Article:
Superstition runs deep in the Italian upbringing. Southern Italians are known to be more superstitious, although many unfounded beliefs, old wives tales and myths originate in all parts of the boot-shaped peninsula. Everyday good luck signs keep the average superstitious Italian’s tempo and may include anything from seeing a spider at night (this is a sure sign of monetary income), to finding a button on the ground (which signifies a new friendship is on the horizon). Did you know dropping things means someone is thinking of you? Or that when your nose itches, it's either “pugni o baci", punches or kisses? When you dream of someone dying, no worries: you've just added ten years to their life.
Rituals against the evil eye and other bad luck
There are several ways in which a superstitious Italian will act to on the other hand reject bad omens or what can be interpreted as bad luck. The crotch-grab is definitely one of these. Italian men will instinctively go there when faced with potential ill fortune, or say, cross paths with a nun, a black cat or an empty hearse. Nuances can go from a discreet brush, to a less-than-subtle squeeze. Another failsafe system (one that’s more PC at least) is always carrying a corno portafortuna. This is a red (or silver, gold, coral or plastic) bull's horn-shaped talisman known to scientifically deflect bad vibes. To parry the appearance of something negative or associated with ill fate, another common solution is gesturing the horns. Index and middle finger raised and hand pointed downwards. Note: while pointing upwards at rock concerts, in everyday life (especially in traffic) signifies calling someone a cuckold, a terrible offence!
The majority of Italian superstition occurs at the table
Oddly much of what Italians are superstitious about happens at the table, and has somehow to do with food. For example, single men and women should not sit at the corner of the dinner table, for they will never marry. Why is this? A reason might be that if seated at the corner of the table, the person is less visible and may go unnoticed, therefore will have "less chance" of finding a companion for the years to come.
Women on their menstrual cycle should definitely refrain from canning tomatoes, nor whisking together homemade mayonnaise: the results would be disastrous (for the sauce).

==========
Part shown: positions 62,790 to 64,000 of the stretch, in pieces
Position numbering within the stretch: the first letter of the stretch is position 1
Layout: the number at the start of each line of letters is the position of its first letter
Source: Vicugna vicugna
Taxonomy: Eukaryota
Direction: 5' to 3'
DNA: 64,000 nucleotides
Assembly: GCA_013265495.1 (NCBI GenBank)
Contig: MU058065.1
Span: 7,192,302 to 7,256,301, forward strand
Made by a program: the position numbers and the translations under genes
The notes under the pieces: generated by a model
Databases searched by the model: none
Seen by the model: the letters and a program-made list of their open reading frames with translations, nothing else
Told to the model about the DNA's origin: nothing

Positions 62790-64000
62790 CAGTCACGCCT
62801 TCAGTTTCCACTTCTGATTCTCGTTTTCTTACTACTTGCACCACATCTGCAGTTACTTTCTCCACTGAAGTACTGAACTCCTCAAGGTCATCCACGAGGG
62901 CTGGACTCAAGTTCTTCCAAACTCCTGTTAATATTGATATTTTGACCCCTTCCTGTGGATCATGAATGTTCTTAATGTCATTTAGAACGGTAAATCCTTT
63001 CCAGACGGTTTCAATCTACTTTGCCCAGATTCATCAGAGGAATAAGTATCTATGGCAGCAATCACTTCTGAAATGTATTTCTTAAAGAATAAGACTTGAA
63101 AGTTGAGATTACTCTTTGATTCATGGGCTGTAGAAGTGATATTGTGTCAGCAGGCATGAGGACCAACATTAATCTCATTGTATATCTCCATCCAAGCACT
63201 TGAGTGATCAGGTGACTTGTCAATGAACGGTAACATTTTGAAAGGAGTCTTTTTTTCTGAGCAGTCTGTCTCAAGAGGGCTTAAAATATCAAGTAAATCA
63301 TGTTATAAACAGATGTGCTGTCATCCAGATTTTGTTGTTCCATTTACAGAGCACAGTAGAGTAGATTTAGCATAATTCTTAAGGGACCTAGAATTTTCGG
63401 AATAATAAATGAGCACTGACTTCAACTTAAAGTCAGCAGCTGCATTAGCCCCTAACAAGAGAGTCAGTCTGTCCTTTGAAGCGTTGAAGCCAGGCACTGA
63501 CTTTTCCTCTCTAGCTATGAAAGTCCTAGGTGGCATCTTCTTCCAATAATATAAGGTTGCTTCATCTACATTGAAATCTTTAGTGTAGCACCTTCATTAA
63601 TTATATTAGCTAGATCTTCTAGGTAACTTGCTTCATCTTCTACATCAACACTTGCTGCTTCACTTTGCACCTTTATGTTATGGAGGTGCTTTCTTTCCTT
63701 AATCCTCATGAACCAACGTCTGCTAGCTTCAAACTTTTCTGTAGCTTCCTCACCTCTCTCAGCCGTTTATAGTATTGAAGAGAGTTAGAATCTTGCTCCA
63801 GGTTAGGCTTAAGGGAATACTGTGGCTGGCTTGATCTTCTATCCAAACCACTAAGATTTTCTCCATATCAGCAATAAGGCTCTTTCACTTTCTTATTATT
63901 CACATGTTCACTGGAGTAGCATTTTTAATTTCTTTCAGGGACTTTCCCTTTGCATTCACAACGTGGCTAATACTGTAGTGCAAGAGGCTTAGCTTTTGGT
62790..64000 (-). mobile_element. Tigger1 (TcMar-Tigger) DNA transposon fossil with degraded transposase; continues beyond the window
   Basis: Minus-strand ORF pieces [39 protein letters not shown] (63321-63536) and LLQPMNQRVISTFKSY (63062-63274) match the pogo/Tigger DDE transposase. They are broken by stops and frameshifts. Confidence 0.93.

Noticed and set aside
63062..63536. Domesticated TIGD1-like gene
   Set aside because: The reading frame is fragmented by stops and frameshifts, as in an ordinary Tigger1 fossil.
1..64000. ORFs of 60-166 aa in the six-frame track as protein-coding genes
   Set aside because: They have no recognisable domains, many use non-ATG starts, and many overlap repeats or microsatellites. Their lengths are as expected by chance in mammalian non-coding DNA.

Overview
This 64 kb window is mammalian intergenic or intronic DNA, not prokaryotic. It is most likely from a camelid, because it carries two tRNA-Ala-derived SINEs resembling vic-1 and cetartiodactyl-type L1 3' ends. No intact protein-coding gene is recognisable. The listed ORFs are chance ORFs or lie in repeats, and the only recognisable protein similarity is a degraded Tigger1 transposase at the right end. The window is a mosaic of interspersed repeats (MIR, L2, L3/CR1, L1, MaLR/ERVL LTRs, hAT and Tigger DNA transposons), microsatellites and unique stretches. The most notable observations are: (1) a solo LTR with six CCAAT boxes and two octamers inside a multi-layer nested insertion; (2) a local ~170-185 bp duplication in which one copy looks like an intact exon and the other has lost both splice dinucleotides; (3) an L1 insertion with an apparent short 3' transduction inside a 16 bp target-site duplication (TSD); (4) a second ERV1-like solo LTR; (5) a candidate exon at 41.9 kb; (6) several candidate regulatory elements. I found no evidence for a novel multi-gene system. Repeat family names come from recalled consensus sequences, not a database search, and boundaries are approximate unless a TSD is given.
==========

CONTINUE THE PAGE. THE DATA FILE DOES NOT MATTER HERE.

Crossing silverware on the table brings strife. This is a clear reference to crossing blades in a duel or a swordfight.
Two guests at the table who pass each other the salt shaker hand to hand (without putting it down on the table first) will get into an imminent fight with one another.
When eating a meal, one should never place a loaf of bread upside down on the table. The reason for this is a rather complex historical one. In the Middle Ages and all through the 1700s – an era grieved by daily decapitations and the Black Plague – a collective fear of death had made it strictly forbidden to touch anything that had been associated with death. This for obvious hygienic and sanitary protection, but there were more romantic reasons as well. The executioner or hangman was a terrible profession, one which involved living a very isolated life from the rest of the community, always avoiding contact with anyone else. Objects and foods intended for the executioner were also treated similarly so as to not come in contact with other people's belongings. The clothes of the hangman were washed in a separate area, and the food was cooked separately. As far as bread, bakers invented an easy way to separate and identify the bread intended for executioner, so that even in the oven, that loaf would not come near the bread intended for other citizens. This system was to turn the bread upside down and since then called it the "bread of the executioner". The aura of that ages-old macabre practice remains to this day when placing upturned bread loaves on the table.
Seating 13 people at the table is considered the mother of all superstitions. At the Last Supper, Jesus sat with his 12 apostles before one of them, Judas Iscariot, betrayed him leading to his crucifixion.
Spilling food is not merely a waste